4. On the second point, the lower appellate court found that the agreement between the parties was a contingent agreement and that it was to carry on Theka business after the tender was accepted, and that 'it did not result in partnership because of the rejection of the tender, and so the plaintiff being entitled to recover the amount of the advance made by the plaintiff under Section 65 of the Contract Act, was entitled to bring the suit in the manner as he did.'

5. Mr. Sankatha Rai, learned counsel for the appellant urged before me that the plaintiff's case was not that the terms of the agreement on which the amount was advanced by the plaintiff to the contesting defendant did not amount to a completed partnership but that the partnership was in respect of the work of Devendra Nagar Bandh only and that being so the lower appellate Court has carved out a new case for the plaintiff by holding that the contract on which the amount was advanced was a mere contingent contract. Mr. Sankatha Rai reinforced his submission by placing before me the statement of the plaintiff under Order 10 Rule 2 of the Code of Civil Procedure which reads as under:--

'He has advanced only Rs. 2,410/- to the defendant in the partnership business only for Devendra Nagar Dam. He did not advance any other sum for any other partnership business. In fact there was no partnership for any other business at all. The defendants have taken loan of Rs. 1782 for different purpose in their own accounts.'

Learned counsel stated that the above statement of the plaintiff clearly showed that according to the plaintiff's own case there was a partnership between him and the contesting defendant for the work of Devendra Nagar Dam and the amount in question was advanced in pursuance of that partnership. According to the learned counsel, that being so, the suit must fail, for the partnership was unregistered and such a suit as the present one would be barred by Section 69 of the Indian Partnership Act, 1932.

6. Mr. Sankatha Rai, learned counsel for the appellant, also invited my attention to the finding of the trial court on this point, which was covered by issues Nos. 3 and 4. The finding of the trial court on issue No. 3 was that the agreement between the parties regarding partnership had been concluded only in respect of Devendra Nagar Dam and not in respect of any other Theka, and on issue No. 4, the finding of the trial court was that the plaintiff advanced a sum of Rs. 2300/- only for Devendra Nagar Dam and not for any other Theka. The question about the bar of Section 69 of the Partnership Act does not appear to have been raised in that form but seems to have been taken by the trial court to be covered by issue No. 2, which was to the effect, 'Whether this suit is premature?' The finding of the trial court on this point was that the suit is not barred and is maintainable and is also not premature.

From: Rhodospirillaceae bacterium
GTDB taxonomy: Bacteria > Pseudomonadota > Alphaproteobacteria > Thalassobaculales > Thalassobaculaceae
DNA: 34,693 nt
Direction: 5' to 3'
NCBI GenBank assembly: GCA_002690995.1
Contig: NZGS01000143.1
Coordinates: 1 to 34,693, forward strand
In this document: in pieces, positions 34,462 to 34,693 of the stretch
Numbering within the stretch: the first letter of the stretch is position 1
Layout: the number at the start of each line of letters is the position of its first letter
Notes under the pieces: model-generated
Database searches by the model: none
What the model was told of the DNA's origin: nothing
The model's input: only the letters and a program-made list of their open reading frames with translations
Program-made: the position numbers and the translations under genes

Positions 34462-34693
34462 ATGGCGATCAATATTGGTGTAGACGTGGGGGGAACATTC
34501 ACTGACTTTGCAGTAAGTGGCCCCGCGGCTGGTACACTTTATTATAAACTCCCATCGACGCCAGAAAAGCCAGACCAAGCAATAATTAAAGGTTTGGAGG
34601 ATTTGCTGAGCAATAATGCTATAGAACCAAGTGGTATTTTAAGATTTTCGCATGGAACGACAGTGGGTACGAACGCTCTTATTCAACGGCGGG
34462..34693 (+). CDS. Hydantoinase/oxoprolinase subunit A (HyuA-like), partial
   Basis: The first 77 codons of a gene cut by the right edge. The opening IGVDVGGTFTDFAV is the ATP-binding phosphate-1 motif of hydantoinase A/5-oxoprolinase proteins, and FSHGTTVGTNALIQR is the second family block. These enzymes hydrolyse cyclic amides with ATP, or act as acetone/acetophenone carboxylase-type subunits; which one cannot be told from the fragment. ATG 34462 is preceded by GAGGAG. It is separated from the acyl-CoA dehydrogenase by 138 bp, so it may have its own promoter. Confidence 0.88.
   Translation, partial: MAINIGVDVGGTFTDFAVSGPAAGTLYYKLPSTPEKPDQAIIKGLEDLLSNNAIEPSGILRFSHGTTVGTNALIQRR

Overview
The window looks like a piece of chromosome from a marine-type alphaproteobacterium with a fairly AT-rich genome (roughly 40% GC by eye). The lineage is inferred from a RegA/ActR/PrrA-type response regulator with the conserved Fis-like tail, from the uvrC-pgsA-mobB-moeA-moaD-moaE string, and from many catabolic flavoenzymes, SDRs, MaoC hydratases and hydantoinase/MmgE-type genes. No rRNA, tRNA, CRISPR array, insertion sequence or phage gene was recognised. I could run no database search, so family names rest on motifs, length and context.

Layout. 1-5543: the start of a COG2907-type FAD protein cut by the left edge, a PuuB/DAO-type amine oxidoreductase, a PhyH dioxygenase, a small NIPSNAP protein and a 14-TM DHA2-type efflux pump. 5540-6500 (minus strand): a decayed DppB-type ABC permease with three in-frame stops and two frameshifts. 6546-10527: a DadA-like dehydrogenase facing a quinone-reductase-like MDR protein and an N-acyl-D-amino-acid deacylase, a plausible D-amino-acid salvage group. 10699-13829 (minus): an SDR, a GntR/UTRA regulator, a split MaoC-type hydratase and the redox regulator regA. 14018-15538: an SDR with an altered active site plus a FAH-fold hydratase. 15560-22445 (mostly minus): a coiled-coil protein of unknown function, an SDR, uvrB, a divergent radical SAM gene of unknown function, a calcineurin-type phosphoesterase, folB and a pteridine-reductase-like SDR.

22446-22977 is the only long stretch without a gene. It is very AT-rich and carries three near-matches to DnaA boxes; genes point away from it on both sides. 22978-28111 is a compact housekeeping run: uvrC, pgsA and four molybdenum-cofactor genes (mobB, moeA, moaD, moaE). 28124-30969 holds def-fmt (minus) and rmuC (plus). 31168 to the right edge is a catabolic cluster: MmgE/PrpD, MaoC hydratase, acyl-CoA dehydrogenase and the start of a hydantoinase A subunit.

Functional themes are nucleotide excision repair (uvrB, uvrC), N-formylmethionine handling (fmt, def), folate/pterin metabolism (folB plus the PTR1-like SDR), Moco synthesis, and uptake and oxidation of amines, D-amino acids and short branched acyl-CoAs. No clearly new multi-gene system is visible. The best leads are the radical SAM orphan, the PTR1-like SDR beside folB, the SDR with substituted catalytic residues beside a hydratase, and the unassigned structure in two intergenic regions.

7. Having heard the defendant-appellant I find that on a true interpretation of the terms of the contract between the parties it could not be said that a partnership, that is, to say the relationship of partners, as defined by Section 4 of the Partnership Act came into existence between them. The contract between the parties was complete when the amount of Rs. 2,000/- was advanced by the plaintiff to the defendant on the following terms incorporated in the receipt, Ext. 4 for money dated 29th December, 1964 which was passed on by the defendant to the plaintiff. The terms of the receipt are as under: